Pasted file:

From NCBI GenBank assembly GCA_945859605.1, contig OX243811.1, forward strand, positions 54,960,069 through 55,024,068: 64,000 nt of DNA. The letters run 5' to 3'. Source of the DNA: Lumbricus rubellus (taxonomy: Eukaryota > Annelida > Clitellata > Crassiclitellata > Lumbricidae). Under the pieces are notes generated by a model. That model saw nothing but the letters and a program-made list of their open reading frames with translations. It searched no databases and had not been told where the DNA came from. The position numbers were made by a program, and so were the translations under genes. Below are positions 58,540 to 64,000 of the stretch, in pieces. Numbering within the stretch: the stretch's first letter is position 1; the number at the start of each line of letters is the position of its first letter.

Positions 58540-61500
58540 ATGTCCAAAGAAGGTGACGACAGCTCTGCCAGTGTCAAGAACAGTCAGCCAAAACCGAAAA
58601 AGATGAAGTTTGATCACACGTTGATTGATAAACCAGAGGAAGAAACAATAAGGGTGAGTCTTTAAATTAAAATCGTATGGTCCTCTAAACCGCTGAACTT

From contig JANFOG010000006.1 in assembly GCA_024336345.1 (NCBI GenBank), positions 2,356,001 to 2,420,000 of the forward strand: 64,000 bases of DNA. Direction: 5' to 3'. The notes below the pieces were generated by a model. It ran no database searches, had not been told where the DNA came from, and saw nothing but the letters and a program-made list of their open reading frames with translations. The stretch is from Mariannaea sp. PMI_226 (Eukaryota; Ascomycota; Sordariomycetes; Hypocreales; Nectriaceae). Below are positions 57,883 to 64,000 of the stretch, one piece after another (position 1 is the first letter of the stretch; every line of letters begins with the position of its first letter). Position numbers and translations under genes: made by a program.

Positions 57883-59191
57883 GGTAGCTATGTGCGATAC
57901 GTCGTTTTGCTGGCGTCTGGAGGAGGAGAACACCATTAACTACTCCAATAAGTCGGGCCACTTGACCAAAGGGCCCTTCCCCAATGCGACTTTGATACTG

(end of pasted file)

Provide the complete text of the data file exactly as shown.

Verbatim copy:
From NCBI GenBank assembly GCA_945859605.1, contig OX243811.1, forward strand, positions 54,960,069 through 55,024,068: 64,000 nt of DNA. The letters run 5' to 3'. Source of the DNA: Lumbricus rubellus (taxonomy: Eukaryota > Annelida > Clitellata > Crassiclitellata > Lumbricidae). Under the pieces are notes generated by a model. That model saw nothing but the letters and a program-made list of their open reading frames with translations. It searched no databases and had not been told where the DNA came from. The position numbers were made by a program, and so were the translations under genes. Below are positions 58,540 to 64,000 of the stretch, in pieces. Numbering within the stretch: the stretch's first letter is position 1; the number at the start of each line of letters is the position of its first letter.

Positions 58540-61500
58540 ATGTCCAAAGAAGGTGACGACAGCTCTGCCAGTGTCAAGAACAGTCAGCCAAAACCGAAAA
58601 AGATGAAGTTTGATCACACGTTGATTGATAAACCAGAGGAAGAAACAATAAGGGTGAGTCTTTAAATTAAAATCGTATGGTCCTCTAAACCGCTGAACTT

From contig JANFOG010000006.1 in assembly GCA_024336345.1 (NCBI GenBank), positions 2,356,001 to 2,420,000 of the forward strand: 64,000 bases of DNA. Direction: 5' to 3'. The notes below the pieces were generated by a model. It ran no database searches, had not been told where the DNA came from, and saw nothing but the letters and a program-made list of their open reading frames with translations. The stretch is from Mariannaea sp. PMI_226 (Eukaryota; Ascomycota; Sordariomycetes; Hypocreales; Nectriaceae). Below are positions 57,883 to 64,000 of the stretch, one piece after another (position 1 is the first letter of the stretch; every line of letters begins with the position of its first letter). Position numbers and translations under genes: made by a program.

Positions 57883-59191
57883 GGTAGCTATGTGCGATAC
57901 GTCGTTTTGCTGGCGTCTGGAGGAGGAGAACACCATTAACTACTCCAATAAGTCGGGCCACTTGACCAAAGGGCCCTTCCCCAATGCGACTTTGATACTG